House and Senate farm-state Democrats, in a bitter assault on Reagan administration farm policies, urged the president and Congress yesterday to rescue agriculture from what they called a slide into economic depression.
A dozen senators, led by Walter D. Huddleston of Kentucky, the ranking Democrat on the Agriculture Committee, introduced a resolution urging the administration to take "emergency action" to stabilize the farm economy.
On the House side, another dozen members announced formation of a Farm Crisis Group, headed by Reps. Thomas A. Daschle (D-S.D.) and Kent Hance (D-Tex.), which is drafting emergency legislation aimed at propping up farm prices and easing agricultural credit problems.
The farm-state legislators' push for relief coincides with other pressures on the administration and Congress to provide help to the beleaguered housing and savings-and-loan industries, among others.
As the Democrats were taking out after his farm policies, Agriculture Secretary John R. Block, speaking at a luncheon observance of Agriculture Day, conceded that farmers are in trouble. But he defended his program and urged that the administration's economic policies be given time to work.
That line didn't play well on Capitol Hill, however.
"If the administration continues to sit on its hands and recite its unfulfilled promise that relief is just around the corner, legislative action will clearly be in order. Hooverisms are not enough," Huddleston said.
The resolution he and other Democrats introduced yesterday urges President Reagan and Secretary Block to use existing authority to deal with a sagging farm economy that is buffeted by high interest and inflation and the lowest net income since the Depression era of the 1930s, while production booms.
They want payments to farmers who reduce their planting, higher price support loans for grains, a more aggressive export program, deferral of federal loan repayments and a moratorium on foreclosures, and an economic emergency loan program.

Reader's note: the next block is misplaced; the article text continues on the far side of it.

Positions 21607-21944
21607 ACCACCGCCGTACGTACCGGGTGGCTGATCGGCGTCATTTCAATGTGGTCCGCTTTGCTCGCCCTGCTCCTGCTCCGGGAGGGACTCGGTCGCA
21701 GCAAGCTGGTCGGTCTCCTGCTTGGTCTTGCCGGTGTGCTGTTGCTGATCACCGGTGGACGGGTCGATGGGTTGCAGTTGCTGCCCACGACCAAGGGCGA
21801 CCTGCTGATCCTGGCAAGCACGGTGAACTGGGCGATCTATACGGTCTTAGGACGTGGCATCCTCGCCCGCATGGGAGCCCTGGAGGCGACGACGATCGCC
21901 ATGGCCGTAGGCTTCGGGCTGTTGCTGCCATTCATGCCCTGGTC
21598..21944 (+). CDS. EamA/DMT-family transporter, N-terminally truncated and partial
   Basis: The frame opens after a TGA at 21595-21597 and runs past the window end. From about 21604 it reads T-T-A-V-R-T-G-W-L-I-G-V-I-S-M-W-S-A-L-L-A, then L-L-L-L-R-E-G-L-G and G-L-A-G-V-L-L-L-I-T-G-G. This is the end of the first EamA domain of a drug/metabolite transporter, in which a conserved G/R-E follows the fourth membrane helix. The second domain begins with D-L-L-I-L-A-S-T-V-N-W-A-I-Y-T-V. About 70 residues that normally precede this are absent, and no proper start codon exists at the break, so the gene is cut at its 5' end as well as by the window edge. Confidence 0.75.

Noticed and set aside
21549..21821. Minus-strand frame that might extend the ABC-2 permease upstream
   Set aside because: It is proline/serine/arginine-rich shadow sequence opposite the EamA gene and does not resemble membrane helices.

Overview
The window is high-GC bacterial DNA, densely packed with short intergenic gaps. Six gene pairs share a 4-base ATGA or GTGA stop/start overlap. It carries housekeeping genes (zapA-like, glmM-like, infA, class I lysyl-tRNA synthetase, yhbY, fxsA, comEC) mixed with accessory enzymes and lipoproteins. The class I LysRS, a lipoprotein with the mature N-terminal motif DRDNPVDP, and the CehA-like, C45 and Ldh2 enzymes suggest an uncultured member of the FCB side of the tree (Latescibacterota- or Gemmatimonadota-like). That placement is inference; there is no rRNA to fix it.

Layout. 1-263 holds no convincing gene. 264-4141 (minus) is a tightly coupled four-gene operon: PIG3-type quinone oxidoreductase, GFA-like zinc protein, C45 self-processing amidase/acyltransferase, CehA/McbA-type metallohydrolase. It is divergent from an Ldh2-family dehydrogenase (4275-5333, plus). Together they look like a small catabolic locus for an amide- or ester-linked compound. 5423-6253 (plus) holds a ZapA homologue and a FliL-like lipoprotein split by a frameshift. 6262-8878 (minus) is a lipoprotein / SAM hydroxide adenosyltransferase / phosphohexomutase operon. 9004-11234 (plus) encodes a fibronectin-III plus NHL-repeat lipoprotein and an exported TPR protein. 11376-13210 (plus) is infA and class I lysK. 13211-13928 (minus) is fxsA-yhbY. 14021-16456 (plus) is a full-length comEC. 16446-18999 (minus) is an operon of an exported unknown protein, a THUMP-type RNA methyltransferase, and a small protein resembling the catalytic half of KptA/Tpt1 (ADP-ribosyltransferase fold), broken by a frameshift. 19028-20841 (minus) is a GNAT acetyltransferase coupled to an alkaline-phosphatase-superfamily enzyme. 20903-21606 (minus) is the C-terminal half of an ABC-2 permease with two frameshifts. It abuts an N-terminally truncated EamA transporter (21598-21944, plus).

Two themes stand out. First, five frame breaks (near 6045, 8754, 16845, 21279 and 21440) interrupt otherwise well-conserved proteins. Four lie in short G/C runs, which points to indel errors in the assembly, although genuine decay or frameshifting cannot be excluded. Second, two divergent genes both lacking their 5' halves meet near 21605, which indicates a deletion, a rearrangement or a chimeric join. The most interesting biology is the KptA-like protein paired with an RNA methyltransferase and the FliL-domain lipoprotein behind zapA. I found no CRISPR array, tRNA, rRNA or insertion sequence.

"These actions we are proposing will provide immediate, although temporary, relief to American farmers until such time as our overall national economy begins to return to health," Huddleston said at a heavily attended news conference.
The critical Democrats in the House said patience has worn thin, and frustration on the farm is thick enough to cut with a knife. "Agriculture is in a depression, not a recession or a temporary downswing, but a downright bona fide depression," Daschle said.
"It's a full-scale depression," he added. "We are planning legislation out of exasperation that there is no action by the administration . . . .We are frustrated that our bipartisan request for a meeting with the president has been turned down four times by the White House."
The Daschle-Hance group, with tacit approval from Rep. E (Kika) de la Garza (D-Tex.), chairman of the Agriculture Committee, plans to begin drafting farm support legislation next week, Daschle said. He indicated that Republicans will join in their effort.
The latest rejection of a bid by more than 40 farm-state Republicans and Democrats to meet with Reagan came last week from Michael K. Deaver, deputy chief of staff. He wrote Rep. Byron L. Dorgan (D-N.D.) that Reagan was unable to schedule the meeting they have sought repeatedly since January.
"I can't imagine why he won't meet with us to hear our concern about the farm situation," Daschle said. "Since we asked for the meeting, he's had the National Hockey League all-stars and the Clemson University football team in for visits. If he has time for Clemson football, 42 congressmen should merit some kind of attention."